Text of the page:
Troubled by this conflicted reaction to a former favourite band, we trek back across the site one last time tonight to catch Sharon Jones & The Dap-Kings (****), arriving in time to see the title track from recent LP 100 Days, 100 Nights. She must have shorter heels on than Santogold, because her careful creep is more stable and allows the middle-aged soul diva a lot more scope for dancing – and boy does she use it. She absolutely belts through these songs, ably backed by the most in-demand funk band in the world. The climax, built from a groove based on swinging horns and a classic James Brown motif, brings a thrilling end to a wonderful first day. Though we’ve seen lots of good performances already, it’s the two tottering Tinas whose shows we want to see again, immediately – or, next time they come to Scotland, at least.
Coachella's campsite is a place for sleeping, not for partying. It's a completely different environment from British festival campsites, which seem in comparison like 72-hour party venues which luckily happen to be adjacent to live music. While in the UK the only alcohol limit is how much campers can bear to carry in, alcohol is banned at the Coachella campsite other than in the bar, which closes at midnight. Though some booze and drugs do sneak past the thorough bag searches on entry, even those who do want to party all night are collared by golf-buggied security staff if they make too much noise past 2am. It's an attitude shift British festival-goers will find hard to adjust to, but there's something to be said for this paternal approach to camper well-being after long days traipsing around in the roasting sun - and the last thing you want as you wake up in a cooking tent is a hangover. The extra capacity for sleep, plus the complete lack of rain or mud, meant Coachella's campsite offered the most comfortable - if not the most fun - camping experience we've ever had at a festival.
Saturday is even hotter than the day before: the temperature today gets to 110ºF, we hear, and our water is warm enough to cook rice in. By mid-afternoon the heat is almost unbearable, but that ‘almost’ is all the leeway we need to stand outside for DeVotchKa (***), a Denver band who’ve just released an excellent sixth album in A Mad And Faithful Telling. Despite being American, their sound is wholly European: just as Beirut and Gogol Bordello mine Eastern European and Jewish musics, as do Devotchka, but I also hear Spanish and French sounds in here too. Two curtain-climbing acrobats appear for two songs, but the gig is cut short after just half-an-hour when instrumentalist Jeanie Schroder has to be helped off stage. Not only was the heat sweltering, but she had also been carrying a huge chrome sousaphone horn around her shoulders – in hindsight, perhaps wearing silver in this sunlight wasn’t a good idea.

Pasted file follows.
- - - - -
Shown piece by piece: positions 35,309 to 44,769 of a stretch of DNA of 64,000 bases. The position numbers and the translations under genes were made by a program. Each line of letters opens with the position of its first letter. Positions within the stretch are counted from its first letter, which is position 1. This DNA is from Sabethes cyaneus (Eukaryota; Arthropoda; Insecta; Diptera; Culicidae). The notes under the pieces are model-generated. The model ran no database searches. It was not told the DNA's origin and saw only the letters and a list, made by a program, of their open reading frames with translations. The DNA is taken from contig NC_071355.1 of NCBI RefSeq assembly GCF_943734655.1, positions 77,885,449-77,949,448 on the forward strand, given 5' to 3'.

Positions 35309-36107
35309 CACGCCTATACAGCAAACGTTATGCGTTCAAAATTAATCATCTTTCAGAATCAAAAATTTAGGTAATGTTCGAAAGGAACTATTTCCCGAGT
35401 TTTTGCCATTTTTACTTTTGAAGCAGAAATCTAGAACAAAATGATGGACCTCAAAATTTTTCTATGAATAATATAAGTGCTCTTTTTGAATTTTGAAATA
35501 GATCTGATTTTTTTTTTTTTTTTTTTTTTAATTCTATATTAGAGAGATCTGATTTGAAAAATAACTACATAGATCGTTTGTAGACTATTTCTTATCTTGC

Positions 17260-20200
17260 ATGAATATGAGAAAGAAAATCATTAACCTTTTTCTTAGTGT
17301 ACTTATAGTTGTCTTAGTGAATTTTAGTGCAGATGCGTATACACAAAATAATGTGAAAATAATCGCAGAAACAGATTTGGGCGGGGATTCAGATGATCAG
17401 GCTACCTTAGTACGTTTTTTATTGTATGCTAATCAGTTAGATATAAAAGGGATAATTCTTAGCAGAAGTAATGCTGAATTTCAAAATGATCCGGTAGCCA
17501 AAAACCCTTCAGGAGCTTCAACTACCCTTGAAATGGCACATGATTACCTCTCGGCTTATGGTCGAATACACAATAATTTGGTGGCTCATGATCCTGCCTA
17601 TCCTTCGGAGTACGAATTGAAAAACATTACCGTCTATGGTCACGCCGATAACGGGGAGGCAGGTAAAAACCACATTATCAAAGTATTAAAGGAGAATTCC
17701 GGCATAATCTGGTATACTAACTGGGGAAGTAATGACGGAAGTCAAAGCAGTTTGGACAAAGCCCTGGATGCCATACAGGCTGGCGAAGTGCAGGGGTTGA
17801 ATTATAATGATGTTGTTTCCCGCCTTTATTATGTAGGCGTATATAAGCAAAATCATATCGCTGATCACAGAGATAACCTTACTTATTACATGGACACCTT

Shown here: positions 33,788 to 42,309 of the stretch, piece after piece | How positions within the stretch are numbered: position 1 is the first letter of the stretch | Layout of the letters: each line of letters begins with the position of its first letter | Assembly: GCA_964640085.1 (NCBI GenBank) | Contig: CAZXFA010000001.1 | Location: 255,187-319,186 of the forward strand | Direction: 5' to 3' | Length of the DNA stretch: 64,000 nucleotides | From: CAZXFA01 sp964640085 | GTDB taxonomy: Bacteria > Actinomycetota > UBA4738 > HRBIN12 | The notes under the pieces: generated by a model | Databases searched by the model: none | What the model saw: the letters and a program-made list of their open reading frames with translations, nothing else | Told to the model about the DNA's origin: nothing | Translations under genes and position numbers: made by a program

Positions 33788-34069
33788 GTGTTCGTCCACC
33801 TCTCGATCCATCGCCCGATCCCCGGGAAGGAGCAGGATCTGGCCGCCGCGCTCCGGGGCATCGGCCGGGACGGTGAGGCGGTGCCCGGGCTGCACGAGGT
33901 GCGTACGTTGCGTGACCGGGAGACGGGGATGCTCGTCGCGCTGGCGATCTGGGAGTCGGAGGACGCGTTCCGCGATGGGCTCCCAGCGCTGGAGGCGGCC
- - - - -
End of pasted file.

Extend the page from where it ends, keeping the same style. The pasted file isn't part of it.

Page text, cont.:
Despite best intentions to see Stephen Malkmus & The Jicks’ entire set, you know how it goes at festivals – friends get lost, new friends get made, people need to meet and shop and eat and drink and pee. Sorry pal, I don’t know what the SPL scores were today, I’m actually trying to get to… so we only catch 15 minutes, most of it taken up by the epic title track of the former Pavement man’s new Real Emotional Trash. And it’s good, really good, an awesome rolling juggernaught that squeezes in and then spews everything forth in Malkmus’ trademark ramshackle way. Damn people, ruining my festival - who needs friends anyway? (I'd give Malky's set *** - Ed)
Hot Chip (****) at the Sahara tent were a hot ticket in this boiling weather. I’d never been a huge fan, but notice the past tense: the way these four head-banging nerds got the whole sweaty tent going completely won me over. Leading by example instead of hiding behind a laptop, the highly excitable quartet on-stage gave it their all, segued songs with shifting rhythms to keep the grooves fresh, and gave ‘Over and Over’ a crunchier extended workout. But to call that a highlight might reinforce what had been my previous perception - that this group were one-song-wonders. That’s certainly not the case – the ones that go “out and out and out”, “a web a web a web” and “so outside, outside” were great too. The ending, the “do it do it do it now” one, seemed entirely appropriate for what was to follow – who knows if it was deliberate, but the binary synths were a clear borrow from the electronic four-piece about to take the main stage.